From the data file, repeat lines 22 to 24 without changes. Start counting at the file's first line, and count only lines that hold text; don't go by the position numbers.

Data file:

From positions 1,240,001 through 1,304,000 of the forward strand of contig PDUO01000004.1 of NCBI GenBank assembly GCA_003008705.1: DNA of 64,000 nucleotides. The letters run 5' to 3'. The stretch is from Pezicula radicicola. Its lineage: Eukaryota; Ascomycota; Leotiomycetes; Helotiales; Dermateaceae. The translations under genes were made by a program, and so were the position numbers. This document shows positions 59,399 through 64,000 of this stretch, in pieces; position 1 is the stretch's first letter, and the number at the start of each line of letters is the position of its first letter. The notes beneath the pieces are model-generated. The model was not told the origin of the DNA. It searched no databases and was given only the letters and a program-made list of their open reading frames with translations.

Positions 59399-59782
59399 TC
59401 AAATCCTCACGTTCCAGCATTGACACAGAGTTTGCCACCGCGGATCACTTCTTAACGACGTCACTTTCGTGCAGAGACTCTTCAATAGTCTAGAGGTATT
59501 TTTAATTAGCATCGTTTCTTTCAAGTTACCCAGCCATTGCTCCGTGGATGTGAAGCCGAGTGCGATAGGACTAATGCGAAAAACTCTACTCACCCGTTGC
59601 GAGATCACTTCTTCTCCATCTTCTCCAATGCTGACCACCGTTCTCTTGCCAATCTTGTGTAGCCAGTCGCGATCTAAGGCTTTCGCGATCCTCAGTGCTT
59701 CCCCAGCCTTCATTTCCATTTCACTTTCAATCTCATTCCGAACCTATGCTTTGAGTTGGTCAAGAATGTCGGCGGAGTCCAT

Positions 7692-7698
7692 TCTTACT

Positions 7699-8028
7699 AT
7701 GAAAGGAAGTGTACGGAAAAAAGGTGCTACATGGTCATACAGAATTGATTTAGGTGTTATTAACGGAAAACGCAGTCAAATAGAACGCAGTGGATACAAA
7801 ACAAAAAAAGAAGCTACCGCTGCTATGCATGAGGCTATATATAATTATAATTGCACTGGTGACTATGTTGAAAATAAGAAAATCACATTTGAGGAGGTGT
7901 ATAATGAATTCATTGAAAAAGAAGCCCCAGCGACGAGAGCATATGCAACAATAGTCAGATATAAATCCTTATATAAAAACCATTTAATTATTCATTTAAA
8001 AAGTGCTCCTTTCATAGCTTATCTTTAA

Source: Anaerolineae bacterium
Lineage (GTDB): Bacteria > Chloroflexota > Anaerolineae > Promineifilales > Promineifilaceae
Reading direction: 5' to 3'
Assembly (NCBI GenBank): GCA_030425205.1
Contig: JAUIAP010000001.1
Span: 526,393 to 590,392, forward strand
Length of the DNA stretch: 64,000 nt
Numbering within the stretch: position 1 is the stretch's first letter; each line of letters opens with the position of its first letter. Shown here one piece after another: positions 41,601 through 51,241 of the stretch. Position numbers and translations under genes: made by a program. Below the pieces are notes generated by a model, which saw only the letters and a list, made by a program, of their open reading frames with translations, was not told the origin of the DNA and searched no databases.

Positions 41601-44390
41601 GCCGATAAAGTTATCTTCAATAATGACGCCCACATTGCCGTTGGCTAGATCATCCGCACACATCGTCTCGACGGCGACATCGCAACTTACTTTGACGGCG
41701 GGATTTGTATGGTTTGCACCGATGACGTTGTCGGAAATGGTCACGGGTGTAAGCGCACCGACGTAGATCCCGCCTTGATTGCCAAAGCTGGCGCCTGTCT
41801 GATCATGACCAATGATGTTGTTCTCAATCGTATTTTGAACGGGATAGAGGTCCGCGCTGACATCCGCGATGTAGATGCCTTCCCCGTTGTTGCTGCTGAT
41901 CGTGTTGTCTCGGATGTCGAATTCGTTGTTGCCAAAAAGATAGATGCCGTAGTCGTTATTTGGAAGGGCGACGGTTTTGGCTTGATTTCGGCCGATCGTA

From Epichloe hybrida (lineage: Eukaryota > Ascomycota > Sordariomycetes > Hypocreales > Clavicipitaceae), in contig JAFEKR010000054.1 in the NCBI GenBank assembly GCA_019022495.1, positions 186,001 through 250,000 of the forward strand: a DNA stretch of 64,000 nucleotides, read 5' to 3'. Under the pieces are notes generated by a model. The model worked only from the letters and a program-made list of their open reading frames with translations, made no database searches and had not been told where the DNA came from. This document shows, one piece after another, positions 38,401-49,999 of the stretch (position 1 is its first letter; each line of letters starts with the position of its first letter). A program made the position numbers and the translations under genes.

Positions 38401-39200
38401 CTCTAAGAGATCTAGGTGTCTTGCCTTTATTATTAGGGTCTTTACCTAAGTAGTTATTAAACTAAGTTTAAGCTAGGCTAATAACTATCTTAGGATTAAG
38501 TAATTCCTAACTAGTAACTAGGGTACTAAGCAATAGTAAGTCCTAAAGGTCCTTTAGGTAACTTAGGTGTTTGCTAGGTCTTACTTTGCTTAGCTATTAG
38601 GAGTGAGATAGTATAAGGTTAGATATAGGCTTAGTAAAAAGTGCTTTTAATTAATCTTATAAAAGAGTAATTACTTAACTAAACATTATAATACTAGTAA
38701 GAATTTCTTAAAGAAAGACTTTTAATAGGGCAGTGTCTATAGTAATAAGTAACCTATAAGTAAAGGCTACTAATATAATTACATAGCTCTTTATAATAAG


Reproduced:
Length of the DNA stretch: 64,000 nt
Numbering within the stretch: position 1 is the stretch's first letter; each line of letters opens with the position of its first letter. Shown here one piece after another: positions 41,601 through 51,241 of the stretch. Position numbers and translations under genes: made by a program. Below the pieces are notes generated by a model, which saw only the letters and a list, made by a program, of their open reading frames with translations, was not told the origin of the DNA and searched no databases.

Positions 41601-44390